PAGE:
Each week at Classical Conversations, Foundations students give a presentation to their class.
Presentations don't have to be exceptional or fancy or formal; It's mainly about getting students used to speaking in public. Presentations can be as simple as show-and-tell with a favorite stuffed animal.
Actually, that's one of my daughter's favorite things to present on, her favorite stuffed animal. But I usually only let her do that once a year, so she has to choose which stuffed animal she is going to present upon, and that's a tough choice for her.
Another of my daughter's favorite presentations is hiding something in a small, brown, paper bag and giving the class opportunities to guess what is inside.
But even though presentations don't have to be too complicated or involved, we usually try to turn presentations into enrichment opportunities.
We usually make plans about presentation the day right after community.
That way, my daughter has an entire week to prep or plan or practice, and she can do something a little more involved like reciting a poem or a passage of Scripture from memory.
Deciding a full week ahead also means we don't have to think about it again and again and debate it and stress over it, because it has already been settled on.
My daughter usually incorporates a little bit of leisurely presentation prep and/ or practice every single day of the week as a fun part of her homeschool day.
So far, this year, she has presented on the following topics:
Her summer vacation (Specifically, she talked about our trip to take her big sister to college. She wore a college t-shirt and took in some photos.)
Our sea bean collection (She passed around a handful of her favorite sea beans and recited interesting facts about them from note cards.)
Narration of a fairy tale (She's reading through Arabian Nights in her silent reading time, and she often narrates what she reads to me at home. But, for presentation, she chose a favorite tale to narrate, learned it by heart, and drew an illustration to go with it. See the picture shown above.)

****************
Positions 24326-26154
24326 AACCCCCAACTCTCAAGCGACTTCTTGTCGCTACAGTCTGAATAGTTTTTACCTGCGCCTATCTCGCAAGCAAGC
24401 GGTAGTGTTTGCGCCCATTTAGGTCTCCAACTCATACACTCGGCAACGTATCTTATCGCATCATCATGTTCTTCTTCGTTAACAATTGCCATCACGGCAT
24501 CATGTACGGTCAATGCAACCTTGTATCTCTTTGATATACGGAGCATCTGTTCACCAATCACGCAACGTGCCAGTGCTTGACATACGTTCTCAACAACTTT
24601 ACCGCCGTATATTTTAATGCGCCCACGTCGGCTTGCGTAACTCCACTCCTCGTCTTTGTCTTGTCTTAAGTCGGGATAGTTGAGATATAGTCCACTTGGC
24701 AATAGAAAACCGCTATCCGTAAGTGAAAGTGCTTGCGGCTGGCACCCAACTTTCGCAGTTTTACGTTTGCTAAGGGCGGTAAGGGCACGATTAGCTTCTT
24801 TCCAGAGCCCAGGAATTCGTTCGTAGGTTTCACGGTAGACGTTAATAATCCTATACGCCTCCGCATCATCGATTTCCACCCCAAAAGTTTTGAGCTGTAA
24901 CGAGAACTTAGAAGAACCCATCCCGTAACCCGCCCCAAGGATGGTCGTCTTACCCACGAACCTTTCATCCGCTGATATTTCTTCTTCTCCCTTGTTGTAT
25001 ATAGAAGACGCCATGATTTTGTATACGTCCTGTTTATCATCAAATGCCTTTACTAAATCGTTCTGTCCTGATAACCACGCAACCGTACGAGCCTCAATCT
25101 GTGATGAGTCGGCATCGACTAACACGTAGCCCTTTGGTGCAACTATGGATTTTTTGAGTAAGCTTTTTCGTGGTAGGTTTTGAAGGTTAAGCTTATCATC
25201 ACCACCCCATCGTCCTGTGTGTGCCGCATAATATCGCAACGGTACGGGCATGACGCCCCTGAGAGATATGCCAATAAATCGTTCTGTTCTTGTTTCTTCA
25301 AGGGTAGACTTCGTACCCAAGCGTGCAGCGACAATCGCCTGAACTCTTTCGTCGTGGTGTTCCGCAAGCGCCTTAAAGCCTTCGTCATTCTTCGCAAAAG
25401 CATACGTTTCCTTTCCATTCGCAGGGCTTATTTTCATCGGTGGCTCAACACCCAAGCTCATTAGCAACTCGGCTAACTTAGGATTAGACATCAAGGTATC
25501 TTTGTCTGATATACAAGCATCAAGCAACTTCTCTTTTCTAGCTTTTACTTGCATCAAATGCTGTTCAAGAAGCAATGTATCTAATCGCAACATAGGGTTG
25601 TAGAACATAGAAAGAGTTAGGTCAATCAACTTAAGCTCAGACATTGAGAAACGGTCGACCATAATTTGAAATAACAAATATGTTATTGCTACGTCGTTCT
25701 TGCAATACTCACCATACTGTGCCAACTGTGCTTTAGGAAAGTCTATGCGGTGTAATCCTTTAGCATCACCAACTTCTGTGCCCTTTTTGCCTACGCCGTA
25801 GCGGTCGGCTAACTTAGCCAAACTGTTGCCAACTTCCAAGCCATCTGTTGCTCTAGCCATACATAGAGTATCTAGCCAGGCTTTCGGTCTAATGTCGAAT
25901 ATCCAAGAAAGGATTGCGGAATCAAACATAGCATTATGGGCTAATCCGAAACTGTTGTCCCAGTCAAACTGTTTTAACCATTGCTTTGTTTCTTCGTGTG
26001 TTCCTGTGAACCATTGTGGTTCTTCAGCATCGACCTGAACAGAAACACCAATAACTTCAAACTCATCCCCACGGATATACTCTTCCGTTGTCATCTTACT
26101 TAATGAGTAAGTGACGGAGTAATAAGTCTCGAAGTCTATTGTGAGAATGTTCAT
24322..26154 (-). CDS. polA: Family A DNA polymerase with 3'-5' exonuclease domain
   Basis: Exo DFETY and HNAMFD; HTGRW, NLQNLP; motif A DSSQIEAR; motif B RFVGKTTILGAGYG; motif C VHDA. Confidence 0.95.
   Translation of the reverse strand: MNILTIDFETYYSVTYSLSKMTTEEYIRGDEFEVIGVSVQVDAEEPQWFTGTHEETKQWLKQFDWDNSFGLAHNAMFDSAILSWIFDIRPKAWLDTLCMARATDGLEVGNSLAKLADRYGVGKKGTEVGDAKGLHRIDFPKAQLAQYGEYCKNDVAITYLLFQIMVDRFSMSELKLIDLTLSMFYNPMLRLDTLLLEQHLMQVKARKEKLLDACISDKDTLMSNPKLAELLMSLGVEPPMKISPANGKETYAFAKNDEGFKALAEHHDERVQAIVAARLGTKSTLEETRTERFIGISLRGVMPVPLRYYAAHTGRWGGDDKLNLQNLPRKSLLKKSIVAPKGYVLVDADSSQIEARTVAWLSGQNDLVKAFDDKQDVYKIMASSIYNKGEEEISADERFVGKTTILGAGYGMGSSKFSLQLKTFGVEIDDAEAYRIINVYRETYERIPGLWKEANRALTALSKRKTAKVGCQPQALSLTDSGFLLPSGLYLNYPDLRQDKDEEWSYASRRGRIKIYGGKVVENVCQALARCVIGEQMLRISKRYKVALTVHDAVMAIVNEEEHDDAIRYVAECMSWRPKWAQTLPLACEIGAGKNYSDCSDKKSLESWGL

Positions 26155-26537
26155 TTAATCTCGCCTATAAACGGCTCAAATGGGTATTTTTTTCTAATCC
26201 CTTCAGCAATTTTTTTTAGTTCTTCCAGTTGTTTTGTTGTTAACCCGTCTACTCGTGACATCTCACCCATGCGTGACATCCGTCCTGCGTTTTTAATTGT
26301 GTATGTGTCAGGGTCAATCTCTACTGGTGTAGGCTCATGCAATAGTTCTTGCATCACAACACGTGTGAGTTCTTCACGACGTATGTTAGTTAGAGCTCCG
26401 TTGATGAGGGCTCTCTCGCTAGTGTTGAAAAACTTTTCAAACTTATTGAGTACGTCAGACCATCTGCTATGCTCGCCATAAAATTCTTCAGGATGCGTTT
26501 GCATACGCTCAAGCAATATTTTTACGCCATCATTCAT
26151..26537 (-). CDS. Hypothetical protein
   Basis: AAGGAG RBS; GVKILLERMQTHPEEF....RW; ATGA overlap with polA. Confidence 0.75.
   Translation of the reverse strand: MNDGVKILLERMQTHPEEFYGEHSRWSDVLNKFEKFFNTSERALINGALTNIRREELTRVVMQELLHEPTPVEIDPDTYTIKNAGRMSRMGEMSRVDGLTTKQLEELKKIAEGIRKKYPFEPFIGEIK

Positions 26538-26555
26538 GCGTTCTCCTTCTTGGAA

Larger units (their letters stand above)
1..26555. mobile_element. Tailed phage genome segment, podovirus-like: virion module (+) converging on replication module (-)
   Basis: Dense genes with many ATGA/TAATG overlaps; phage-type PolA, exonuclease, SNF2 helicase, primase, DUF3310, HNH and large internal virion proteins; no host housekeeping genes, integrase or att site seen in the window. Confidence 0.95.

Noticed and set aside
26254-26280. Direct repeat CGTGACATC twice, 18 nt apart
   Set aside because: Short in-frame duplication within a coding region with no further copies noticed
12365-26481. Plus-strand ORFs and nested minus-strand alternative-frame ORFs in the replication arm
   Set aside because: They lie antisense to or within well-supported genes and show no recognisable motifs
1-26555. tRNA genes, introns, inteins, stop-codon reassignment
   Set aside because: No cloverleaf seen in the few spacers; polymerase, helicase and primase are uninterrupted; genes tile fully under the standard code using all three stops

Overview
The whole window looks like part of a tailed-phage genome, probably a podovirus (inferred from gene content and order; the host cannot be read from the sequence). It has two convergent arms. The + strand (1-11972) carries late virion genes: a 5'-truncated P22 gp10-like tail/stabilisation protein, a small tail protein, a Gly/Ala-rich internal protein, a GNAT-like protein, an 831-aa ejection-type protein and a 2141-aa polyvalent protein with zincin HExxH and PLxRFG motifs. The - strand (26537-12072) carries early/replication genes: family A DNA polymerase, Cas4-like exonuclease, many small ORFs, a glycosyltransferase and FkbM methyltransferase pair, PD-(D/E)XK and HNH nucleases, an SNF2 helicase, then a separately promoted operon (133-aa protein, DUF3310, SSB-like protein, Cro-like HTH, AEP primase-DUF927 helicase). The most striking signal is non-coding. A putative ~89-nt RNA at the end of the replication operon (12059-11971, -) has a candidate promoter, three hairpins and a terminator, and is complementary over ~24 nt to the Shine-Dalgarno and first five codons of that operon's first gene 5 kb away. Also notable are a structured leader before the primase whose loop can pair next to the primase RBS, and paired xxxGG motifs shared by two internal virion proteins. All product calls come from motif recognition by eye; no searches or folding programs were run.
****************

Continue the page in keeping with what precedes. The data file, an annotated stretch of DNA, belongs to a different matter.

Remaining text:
How to play chess (She brought in pieces from our chess set and explained how they move, how to play, and how to win the game, etc.)
Recitation of the poem She recited "Opportunity" by Edward Roland Sill from memory. By practicing the poem a few times everyday for a week, she knew it by heart in one week's time. (This is a poem I know by heart, and it's a favorite. She brought in a small, plastic sword for a prop, so that added an element of performance and drama.)
History Topic- She did some research and presented on a history topic from the history cycle we are on in Foundations this year, The Middle Ages. Specifically, she presented on Joan of Arc.
Science Topic- She did some basic reading and research on various carnivores, which is related to one of the Science facts this year. Using flash cards, she told the class about a few carnivores on land, in the water, and in the sky.
History Topic, Again- She did research on Leonardo DaVinci, prepared facts on a note card, and drew a visual to go along with it.
How to- Students often show how to do something for their presentation. In my daughter's case, she demonstrated how to do a graphite transfer, a drawing technique she learned in her online art class. She printed out small pictures and provided the supplies so that her classmates could do a graphite transfer themselves in the time given.
Show and Tell- She will show all the art projects she has done for her online art class, explaining what story the projects were based upon, what techniques they used, and what medium they were done in.
Again, it isn't necessary to do anything so formal for students to have successful presentation in Foundations. And some weeks, we can't do any planning or prep, so we just choose something really simple and fun and she gets up there and does her best without any extra practice.
But presentations can really enrich our homeschool experience, because we usually do make an extra effort to plan and make them special and spend a little time everyday on preparation and practice as part of our regular homeschool work.